United front: World reacts to Istanbul airport carnage in Turkey

Forensic experts work outside Turkey's largest airport, Istanbul Ataturk, Turkey, following a blast, June 28, 2016. © Murad Sezer
Political leaders from all over the world have expressed steadfast support for Turkey in the face of three suicide blasts that rocked Istanbul’s Ataturk Airport on Tuesday, while calling for unity in the fight against global terrorism.

The most influential political figures in the world, including German Chancellor Angela Merkel, French President Francois Holland, and UN Secretary General Ban Ki Moon, have joined those condemning the Tuesday’s terror attack that killed 41 and injured 239.

“I want to say to all of the Turkish people that we consider ourselves united with them in the fight against terror,” Merkel said, while pledging her country’s support in fighting terror.

German Foreign Minister Frank-Walter Steinmeier also expressed outrage.

“We grieve for the victims and with the relatives. We stand by Turkey,” he told journalists in Berlin, saying that “everything suggests that terrorists have once again hit the Turkish metropolis.”

His French counterpart, Jean-Marc Ayrault, called the attacks “horrific” and ordered France’s consulates in Ankara, Turkey’s capital, and Istanbul to be put on high alert.

French President Francois Holland offered condolences to the Turkish people, echoing the words of Turkish President Recep Tayyip Erdogan, who had expressed hope that the brutal attack would become “a milestone for the joint fight against terrorist organization, a turning point.”

The French leader also said that hoped the perpetrators would be identified as soon as possible, while stressing that more unity was needed to face the global terror threat.

“Together, we can do anything possible to do to fight against terrorism, especially in this region,” he insisted.

Washington also offered condolences to the Turkish government in a statement that drew parallels between the “heinous” attack on the airport terminal and the attacks in Brussels on March 22 that killed 32 people and injured over 100.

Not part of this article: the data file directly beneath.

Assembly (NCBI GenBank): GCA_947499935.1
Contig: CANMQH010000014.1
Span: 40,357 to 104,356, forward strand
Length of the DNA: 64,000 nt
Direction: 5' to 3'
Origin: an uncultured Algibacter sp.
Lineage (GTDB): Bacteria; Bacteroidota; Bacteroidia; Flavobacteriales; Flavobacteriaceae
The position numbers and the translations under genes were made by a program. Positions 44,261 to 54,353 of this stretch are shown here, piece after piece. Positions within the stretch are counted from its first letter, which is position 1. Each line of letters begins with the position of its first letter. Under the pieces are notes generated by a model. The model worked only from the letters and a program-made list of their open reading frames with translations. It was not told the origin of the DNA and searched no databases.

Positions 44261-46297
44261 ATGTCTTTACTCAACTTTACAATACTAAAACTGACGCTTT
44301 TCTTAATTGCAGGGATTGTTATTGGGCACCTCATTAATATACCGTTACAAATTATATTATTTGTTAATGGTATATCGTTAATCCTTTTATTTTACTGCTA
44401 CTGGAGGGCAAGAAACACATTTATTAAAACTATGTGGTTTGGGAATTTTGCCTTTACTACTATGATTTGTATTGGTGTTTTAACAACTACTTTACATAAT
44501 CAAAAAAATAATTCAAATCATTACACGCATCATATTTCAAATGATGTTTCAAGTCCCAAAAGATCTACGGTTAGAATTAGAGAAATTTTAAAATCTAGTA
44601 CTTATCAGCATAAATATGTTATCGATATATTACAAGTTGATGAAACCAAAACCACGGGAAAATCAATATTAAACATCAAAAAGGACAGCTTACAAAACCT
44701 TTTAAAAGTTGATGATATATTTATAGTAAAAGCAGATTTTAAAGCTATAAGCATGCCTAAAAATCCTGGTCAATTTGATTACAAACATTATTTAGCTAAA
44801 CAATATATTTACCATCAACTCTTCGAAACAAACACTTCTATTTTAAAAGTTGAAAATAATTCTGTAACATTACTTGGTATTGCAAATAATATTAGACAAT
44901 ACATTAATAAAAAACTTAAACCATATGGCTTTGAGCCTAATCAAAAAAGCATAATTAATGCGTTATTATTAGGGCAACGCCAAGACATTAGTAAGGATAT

READ MORE: 'I hope Istanbul attack becomes a turning point for united fight against terrorism' – Erdogan

“Ataturk international Airport, like Brussels Airport… is a symbol of international connections and the ties that bind us together. Our deepest condolences go out to the families and loved ones of those killed, and we wish a speedy recover to those injured,” said White House press secretary Josh Earnest, while reading out the statement.

Belgium PM Charles Michel called the triple suicide attack “atrocious acts of violence.”

Alexey Pushkov, head of the foreign affairs committee of Russia’s Parliament, also expressed condolences to Turkey. In his Twitter feed, he wrote that “victims of terror attacks across the world are innocent people. We in Russia understand the horror people have been through in Istanbul, Brussels, and Paris. We bow our heads. We sympathize and remember.”

READ MORE: Turkey terror attacks: White House, presidential candidates respond

A spokesman for UN chief Ban Ki Moon issued a statement saying that the Secretary General “stands firmly by Turkey as it confronts this threat and stresses the need to intensify to combat terrorism.”

The message of support was backed by Mogens Lykketoft, the president of the United Nations General Assembly, who called on the international community to “redouble efforts to contain radical and violent extremism.”

Other messages of support and condolence have also poured into Turkey from Austria, Lithuania, Albania, Greece, and Canada.